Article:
means of MatLab’s adaptive quadrature routine quadl with a tolerance level of 10

−12

. We transform the

domain of integration from u ∈ [0, ∞) to x ∈ [0,

π

2

] where u(x) =

1

2

tan(x) and compare our results to a

ﬁnite-difference (FD) implementation.

2

In Table 1, we present semi-analytical (SA) results for both the

original and the alternative formulation, as well as results from the FD implementation. We also present

the absolute error between the respective SA values and the FD value as a percentage of the FD value.

For out the money cases, in particular, use of the original formulation results in signiﬁcant differences.

Strike SA value SA value FD value Absolute error Absolute error

Original PCCF Alternative PCCF Original PCCF Alternative PCCF

0.50 0.530659 0.548724 0.549383 3.41% 0.12%

0.75 0.364044 0.370421 0.371007 1.88% 0.16%

1.00 0.256576 0.230355 0.230393 11.36% 0.02%

1.25 0.182311 0.129324 0.128985 41.34% 0.26%

1.50 0.122790 0.063974 0.063377 93.75% 0.94%

Table 1: European Call option values

In Figure 1 we present the pricing integrand for both the original (a) and the alternative (b) formulation,

given a strike of 1.5 and restricting all complex logarithms to their principal branches.

0 1.57

−2

1.5

x

i

n

t

e

g

r

a

n

d

(a)

0 1.57

−2

1.5

(b)

x

i

n

t

e

g

r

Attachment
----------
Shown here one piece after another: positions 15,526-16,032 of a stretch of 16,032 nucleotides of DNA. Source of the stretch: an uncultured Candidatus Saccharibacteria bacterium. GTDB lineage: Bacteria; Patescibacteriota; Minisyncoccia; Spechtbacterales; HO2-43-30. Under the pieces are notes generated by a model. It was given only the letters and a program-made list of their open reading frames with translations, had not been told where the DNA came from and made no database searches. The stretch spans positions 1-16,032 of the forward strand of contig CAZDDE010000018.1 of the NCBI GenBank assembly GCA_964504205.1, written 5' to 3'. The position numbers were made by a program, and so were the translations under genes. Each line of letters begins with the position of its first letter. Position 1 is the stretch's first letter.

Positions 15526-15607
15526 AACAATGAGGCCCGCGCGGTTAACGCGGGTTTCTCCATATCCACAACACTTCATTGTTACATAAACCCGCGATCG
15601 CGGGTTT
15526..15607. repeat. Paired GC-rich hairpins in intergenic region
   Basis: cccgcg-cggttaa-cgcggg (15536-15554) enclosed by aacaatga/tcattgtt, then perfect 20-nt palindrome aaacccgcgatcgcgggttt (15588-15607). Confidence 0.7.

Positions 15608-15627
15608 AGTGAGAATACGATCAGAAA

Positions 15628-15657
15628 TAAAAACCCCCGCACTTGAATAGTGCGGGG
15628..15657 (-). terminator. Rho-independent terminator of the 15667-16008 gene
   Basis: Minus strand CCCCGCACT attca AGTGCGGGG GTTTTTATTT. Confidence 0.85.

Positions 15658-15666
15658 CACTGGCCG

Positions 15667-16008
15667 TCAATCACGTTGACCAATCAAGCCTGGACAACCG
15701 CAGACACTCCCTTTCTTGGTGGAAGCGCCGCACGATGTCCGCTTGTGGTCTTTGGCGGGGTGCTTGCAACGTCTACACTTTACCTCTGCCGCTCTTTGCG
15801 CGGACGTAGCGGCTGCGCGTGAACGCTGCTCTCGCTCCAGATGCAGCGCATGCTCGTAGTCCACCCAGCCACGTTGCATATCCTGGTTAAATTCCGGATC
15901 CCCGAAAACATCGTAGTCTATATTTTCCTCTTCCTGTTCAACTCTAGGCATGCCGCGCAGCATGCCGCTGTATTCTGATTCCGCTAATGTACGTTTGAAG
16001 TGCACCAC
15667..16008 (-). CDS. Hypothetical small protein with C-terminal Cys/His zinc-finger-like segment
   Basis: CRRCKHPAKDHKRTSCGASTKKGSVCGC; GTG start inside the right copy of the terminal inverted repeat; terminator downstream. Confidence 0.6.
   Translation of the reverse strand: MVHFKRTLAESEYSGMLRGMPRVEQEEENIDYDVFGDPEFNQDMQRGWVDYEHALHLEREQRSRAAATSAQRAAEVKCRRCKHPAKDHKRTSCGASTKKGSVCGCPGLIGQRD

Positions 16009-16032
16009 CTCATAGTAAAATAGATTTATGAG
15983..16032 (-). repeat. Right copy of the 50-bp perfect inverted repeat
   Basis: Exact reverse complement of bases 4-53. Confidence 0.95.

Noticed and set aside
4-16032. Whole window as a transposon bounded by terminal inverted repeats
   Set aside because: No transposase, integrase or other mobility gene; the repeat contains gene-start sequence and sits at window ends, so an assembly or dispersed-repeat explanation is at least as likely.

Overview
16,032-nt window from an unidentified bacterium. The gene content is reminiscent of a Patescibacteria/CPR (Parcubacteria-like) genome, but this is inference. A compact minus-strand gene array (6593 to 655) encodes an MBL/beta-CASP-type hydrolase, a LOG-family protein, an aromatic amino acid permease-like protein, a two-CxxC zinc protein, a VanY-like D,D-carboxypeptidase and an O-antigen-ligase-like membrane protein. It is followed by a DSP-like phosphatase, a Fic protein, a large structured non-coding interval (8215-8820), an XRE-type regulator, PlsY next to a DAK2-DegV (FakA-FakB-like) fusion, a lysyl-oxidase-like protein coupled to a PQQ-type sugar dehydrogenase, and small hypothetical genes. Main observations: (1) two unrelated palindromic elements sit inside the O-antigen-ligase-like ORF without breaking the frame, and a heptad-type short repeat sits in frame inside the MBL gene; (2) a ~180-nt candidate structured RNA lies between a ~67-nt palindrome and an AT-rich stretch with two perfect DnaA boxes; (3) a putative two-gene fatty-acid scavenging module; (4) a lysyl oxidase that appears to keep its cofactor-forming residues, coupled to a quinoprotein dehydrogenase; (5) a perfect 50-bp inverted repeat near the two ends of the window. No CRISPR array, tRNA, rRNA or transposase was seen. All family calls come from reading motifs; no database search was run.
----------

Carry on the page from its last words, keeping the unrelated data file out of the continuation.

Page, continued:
a

n

d

Figure 1: Integrand in the semi-analytical formula

1

We conﬁrmed the partitioning of the 5 year maturity with the second author as this is not explicitly stated in the article.

2

Thanks to Garith John Botha for providing the ﬁnite-difference implementation in MatLab.

8

5 Conclusion

We have shown that complex logarithms, featured in the alternative formulation of the PCCF and the

PCFCF, can be restricted to their principal branches without introducing any discontinuities, for α ∈

[−1, 0] or equivalently ζ ∈ [0, 1]. This speciﬁes a region of the strip of regularity that is useful as it is

always contained within the strip and includes the ’Lewis-Lipton’ speciﬁcation.

A Proposition 1

Proof. From the Feynman-Kac Theorem it follows that the JCF E

t

_

e

izXT +izvVT

_

=: φ(X

t

, V

t

) must satisfy

the partial differential equation

∂φ

∂t

+

_

r −q −

1

2

V

t

_

∂φ

∂X

t

+

1

2

V

t

∂

2

φ

∂X

2

t

+κ[θ −V

t

]

∂φ

∂V

t

+

1

2

ν

2

V

t

∂

2

φ

∂V

2

t

+ρνV

t

∂

2

φ

∂X

t

∂V

t

= 0 (44)

We assume the solution has the form

exp (izX

t

+D(T −t, iz, iz

v

)V

t

+C(T −t, iz, iz

v

)) (45)

and so must determine analytical expressions for C(T −t, iz, iz

v

) and D(T −t, iz, iz

v

) subject to

C(0, iz, iz

v

) = 0 (46)

D(0, iz, iz

v

) = iz

v

(47)

By substituting (45) into (44) and grouping terms, we obtain

∂

∂s

D(s, iz, iz

v

) =

1

2

ν

2

D(s, iz, iz

v

)

2

−[κ −ρνiz] D(s, iz, iz

v

) +

1

2

iz[iz −1] (48)

∂

∂s

C(s, iz, iz

v

) = iz[r −q] +κθD(s, iz, iz

v

) (49)

where s = T −t. From this, we can obtain analytical expressions.

Having obtained these expressions, we see that γ(1) = |b(1)| = |κ − ρν| and so an indeterminant form

arises in (10) and (12) when κ = ρν. L’Hˆ opital’s rule yields the limits in (15) and (16).

From Jensen’s inequality and assuming Im(z

v

) ≥ 0

¸

¸

E

t

0

_

e

izXT +izvVT

_¸

¸

≤ E

t

0

_¸

¸

e

izXT +izvVT

¸

¸

_

= E

t

0

_

e

ζXT −Im(zv)VT

_

(50)

≤ E

t

0

_

e

ζXT

_

(51)

where we note −Im(z) = ζ. The moment generating function (MGF) for X